Safe travels

I drove today. Nothing shocking in that statement; I just had a lot of time to think. None of us left the house for any reason yesterday, which was a rare treat. Still, there are days I wish we had somewhere to go.

When I worked for newspapers, I did a lot of driving. Not a truck driver’s worth of driving  or anything, but more than I was used to on a regular basis. I usually enjoy the chance to let my mind wander and ponder. On many nights driving home from a late school board meeting, I’d write the story in my head so I’d have less work to do when I got to the office. Now, I find that I do most of my in-head writing while I’m washing dishes. I suppose I should be thankful for all the dishes needing washed. The novel I’m working on takes on new dimensions every time I find myself tethered to the sink with a mound of dirty dishes.

I’ve become sort of a homebody. Almost hermitish. If I don’t have to go somewhere, I don’t look for excuses. Home is comfortable. And safe.

© Xposeld | Dreamstime.com

But I’m starting to miss the movement. I want to be on my way. Our family feels a little stuck right now. Like when I was on my way today, stopped in single-lane traffic around a curve in a construction zone not-so-patiently waiting my turn. I’m always sure that just when I pull up to the flagger holding the sign, he’s going to flip it to “stop.” That’s what life feels like, a little. Just when we feel like we’re going somewhere, God says “wait.” Or “stop.” And we sit there, letting all the oncoming traffic pass us by.On the way home, at the same construction zone, I got behind a dump truck when it was our direction’s turn to use the single lane. Part way through the zone, the dump truck pulled off to the construction side of the road and I found myself eerily alone on the one-lane road. And I thought how much trust I had placed in the flaggers to do their job and not send a horde of oncoming traffic into my path. The same is true for this zone of life we’re in. I have to trust that God can see what’s around the bend and when He flips the sign telling us it’s time to go, we can trust that we won’t be headed for a nasty crash.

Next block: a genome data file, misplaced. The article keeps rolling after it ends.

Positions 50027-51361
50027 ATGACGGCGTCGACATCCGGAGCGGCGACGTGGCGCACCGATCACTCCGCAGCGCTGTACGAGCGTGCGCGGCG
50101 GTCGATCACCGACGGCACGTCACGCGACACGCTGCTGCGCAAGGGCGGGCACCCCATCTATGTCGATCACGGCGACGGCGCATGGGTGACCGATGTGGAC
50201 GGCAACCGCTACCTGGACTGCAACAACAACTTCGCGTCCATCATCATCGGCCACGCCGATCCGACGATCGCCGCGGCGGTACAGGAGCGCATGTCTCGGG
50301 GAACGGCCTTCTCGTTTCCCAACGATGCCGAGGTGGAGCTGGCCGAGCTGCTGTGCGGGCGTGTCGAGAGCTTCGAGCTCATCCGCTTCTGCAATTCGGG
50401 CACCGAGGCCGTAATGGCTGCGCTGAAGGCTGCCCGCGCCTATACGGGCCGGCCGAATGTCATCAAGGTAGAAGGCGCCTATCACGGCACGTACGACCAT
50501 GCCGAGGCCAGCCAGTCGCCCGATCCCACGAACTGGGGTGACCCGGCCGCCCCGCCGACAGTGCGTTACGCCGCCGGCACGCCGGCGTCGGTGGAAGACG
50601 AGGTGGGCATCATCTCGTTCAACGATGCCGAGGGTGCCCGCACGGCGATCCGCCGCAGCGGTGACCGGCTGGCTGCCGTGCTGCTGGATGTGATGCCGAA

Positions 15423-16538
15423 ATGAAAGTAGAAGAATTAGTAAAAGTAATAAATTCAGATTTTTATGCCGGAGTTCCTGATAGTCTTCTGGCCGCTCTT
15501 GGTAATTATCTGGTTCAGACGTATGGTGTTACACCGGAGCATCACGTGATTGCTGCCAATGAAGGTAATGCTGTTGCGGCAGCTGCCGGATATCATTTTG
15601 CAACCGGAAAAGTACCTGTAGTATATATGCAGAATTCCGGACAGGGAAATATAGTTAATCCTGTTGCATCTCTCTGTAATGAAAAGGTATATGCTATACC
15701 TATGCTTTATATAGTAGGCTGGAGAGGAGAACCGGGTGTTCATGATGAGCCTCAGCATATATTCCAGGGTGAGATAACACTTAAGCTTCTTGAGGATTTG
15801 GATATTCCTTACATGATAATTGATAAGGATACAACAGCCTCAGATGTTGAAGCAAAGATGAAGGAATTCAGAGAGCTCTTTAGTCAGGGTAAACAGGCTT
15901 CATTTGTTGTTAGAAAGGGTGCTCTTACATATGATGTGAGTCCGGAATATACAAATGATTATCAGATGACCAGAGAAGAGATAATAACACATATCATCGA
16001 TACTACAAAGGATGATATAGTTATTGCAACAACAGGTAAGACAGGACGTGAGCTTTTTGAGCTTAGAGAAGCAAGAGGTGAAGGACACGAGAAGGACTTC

Trust. So easy to talk about. So hard to live out.

As I planned my route into a city I’m not so familiar with, my husband gave me an alternate route that tested my sense of adventure. I’m forever terrified of getting lost in a “foreign” city with no one to rescue me. I’ve taken enough wrong turns–literally and figuratively–in life to make me want to avoid them at all costs. My sense of direction and driving instincts are pretty good, but sometimes I panic and take the wrong turn because I don’t trust myself to know the right way.

But I made it to my destination. Even parked in a parking garage and crossed the street to the coffee shop like a big girl. I never thought of myself as a country bumpkin but every time I have to pay for parking or dodge traffic to cross the street, I’m reminded of just how much rural there is in my system. (I’m by no means a farm girl, either. I live somewhere in between city and country.)

Trusting. Pushing boundaries. Leaving what’s comfortable. Taking a new path.

All of this plays in to the current chapter of our story. It doesn’t solve anything. But it fuels me for the continuing journey.

I’m still not sure where God is taking us, but I know we’re safe in His hands.

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